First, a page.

With this said, C's portability these days is not quite what it used to be. Much of said portability relies on the POSIX standard in particular, and as time passes, the compliance of a given system with that standard is becoming less certain; especially in the case of Linux. Most things will still be portable (or at least emulatable) between Windows, Linux, and FreeBSD for example; but you will at times need to make use of platform-specific support libraries and APIs as well.
Pro Low level of abstraction
While higher level languages languages like Java and Python provide possibilities to be "more expressive" per line of code, it's much more convenient to start with "less efficient" (get me right) language, in order to get initial concepts of how things behave at lower level.
Actually C is a good starting point moving to both higher and lower levels of abstraction, the good example here would be learning C before Assembler, as for general use the Assembler quite hard to understand due to low level of its abstraction (like getting the understanding on how loops work in C before trying to implement them on Assembler).
Pro Portable between CPU architectures
C was design to be independent of any particular machine architecture, and so with a little care it is easy to write "portable" programs. By design, C provides constructs that map efficiently to typical machine instructions, and therefore it has found lasting use in applications that had formerly been coded in assembly language like operating systems or small embedded systems.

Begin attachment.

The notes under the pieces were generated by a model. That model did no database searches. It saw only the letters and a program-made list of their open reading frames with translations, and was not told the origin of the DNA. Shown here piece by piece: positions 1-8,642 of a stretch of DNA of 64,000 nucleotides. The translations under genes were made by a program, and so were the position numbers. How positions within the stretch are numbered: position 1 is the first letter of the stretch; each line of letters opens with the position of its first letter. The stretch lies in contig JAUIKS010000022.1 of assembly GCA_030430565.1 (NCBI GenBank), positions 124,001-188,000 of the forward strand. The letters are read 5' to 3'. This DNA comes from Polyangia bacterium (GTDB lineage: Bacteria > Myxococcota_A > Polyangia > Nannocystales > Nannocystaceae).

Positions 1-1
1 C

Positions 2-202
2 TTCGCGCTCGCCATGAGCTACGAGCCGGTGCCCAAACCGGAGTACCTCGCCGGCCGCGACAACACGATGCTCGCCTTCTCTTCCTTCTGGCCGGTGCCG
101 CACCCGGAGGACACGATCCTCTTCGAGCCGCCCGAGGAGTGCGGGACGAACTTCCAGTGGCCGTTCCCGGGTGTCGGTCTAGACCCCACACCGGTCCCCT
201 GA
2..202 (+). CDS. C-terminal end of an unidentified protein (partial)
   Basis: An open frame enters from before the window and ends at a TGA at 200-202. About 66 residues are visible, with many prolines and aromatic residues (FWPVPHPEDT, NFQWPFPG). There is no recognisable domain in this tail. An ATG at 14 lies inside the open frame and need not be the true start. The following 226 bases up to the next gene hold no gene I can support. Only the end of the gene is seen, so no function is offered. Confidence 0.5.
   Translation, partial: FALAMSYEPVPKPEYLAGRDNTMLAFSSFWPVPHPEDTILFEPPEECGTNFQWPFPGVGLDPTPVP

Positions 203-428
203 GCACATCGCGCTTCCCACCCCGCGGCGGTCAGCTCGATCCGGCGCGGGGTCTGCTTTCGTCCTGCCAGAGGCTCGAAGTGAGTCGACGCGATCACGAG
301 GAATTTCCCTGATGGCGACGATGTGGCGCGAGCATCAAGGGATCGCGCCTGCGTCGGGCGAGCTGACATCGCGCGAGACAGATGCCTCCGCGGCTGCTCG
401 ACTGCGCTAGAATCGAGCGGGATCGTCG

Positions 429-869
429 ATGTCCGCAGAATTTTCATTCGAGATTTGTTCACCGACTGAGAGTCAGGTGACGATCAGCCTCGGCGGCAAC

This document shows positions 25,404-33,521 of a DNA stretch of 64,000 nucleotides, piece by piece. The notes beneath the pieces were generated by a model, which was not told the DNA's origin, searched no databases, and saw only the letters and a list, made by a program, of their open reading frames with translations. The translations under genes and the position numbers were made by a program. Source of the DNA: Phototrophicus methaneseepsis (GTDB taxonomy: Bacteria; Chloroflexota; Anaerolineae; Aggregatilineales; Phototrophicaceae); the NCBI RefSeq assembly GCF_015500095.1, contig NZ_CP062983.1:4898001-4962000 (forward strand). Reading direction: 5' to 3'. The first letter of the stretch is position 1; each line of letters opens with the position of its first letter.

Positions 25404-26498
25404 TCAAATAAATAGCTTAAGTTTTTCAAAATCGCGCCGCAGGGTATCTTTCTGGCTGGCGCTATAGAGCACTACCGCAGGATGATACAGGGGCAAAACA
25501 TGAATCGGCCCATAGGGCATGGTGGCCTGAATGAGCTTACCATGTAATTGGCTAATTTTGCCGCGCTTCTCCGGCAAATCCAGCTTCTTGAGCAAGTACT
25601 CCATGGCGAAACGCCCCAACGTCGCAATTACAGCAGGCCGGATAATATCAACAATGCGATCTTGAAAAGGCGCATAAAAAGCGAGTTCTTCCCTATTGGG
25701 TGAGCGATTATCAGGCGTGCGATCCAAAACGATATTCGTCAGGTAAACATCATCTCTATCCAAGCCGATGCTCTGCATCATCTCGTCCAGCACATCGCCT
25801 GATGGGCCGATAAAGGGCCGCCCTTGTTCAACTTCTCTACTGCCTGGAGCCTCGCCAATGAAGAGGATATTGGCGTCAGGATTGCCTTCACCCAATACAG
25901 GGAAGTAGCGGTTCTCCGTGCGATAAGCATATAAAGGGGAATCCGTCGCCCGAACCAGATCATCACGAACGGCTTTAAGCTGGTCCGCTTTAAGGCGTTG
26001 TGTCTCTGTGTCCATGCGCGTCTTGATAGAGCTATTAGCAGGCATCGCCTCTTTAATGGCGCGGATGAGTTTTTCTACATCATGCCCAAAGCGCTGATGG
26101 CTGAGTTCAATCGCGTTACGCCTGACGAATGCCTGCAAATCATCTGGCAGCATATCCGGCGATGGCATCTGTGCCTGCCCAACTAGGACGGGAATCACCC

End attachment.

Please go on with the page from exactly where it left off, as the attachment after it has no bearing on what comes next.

for first edition of The C Programming Language by Brian Kernighan and Dennis Ritchie
Con Languages is full of corner cases and undefined behaviors
Undefined behavior in a program can cause unexpected results, making it hard to debug. With UB, program behavior may vary wildly depending on optimization settings. There are many cases that invoke UB, such as signed overflow, invalid dereferences, large integer shifts, uninitialized variables, etc. These serve to frustrate novice programmers when they could be learning other concepts.
Con C will require you to learn concepts too advanced for most beginners
While other programmers will learn algorithms and structures and will do magic tricks and awesome applications, you will learn trash info that you should know maybe after 5-7 years experience in software development, not earlier. It's like going the first time as a seven year old kid to first school class, and your teacher tells you to learn you about Discrete Math, without basic math and how to do 2x2.
If you wish to be a really good programmer, C for sure will be in your portfolio, but not as a first language, and this programming language is used only for very hard and very limited tools which require a lot of professional skills from the programmer.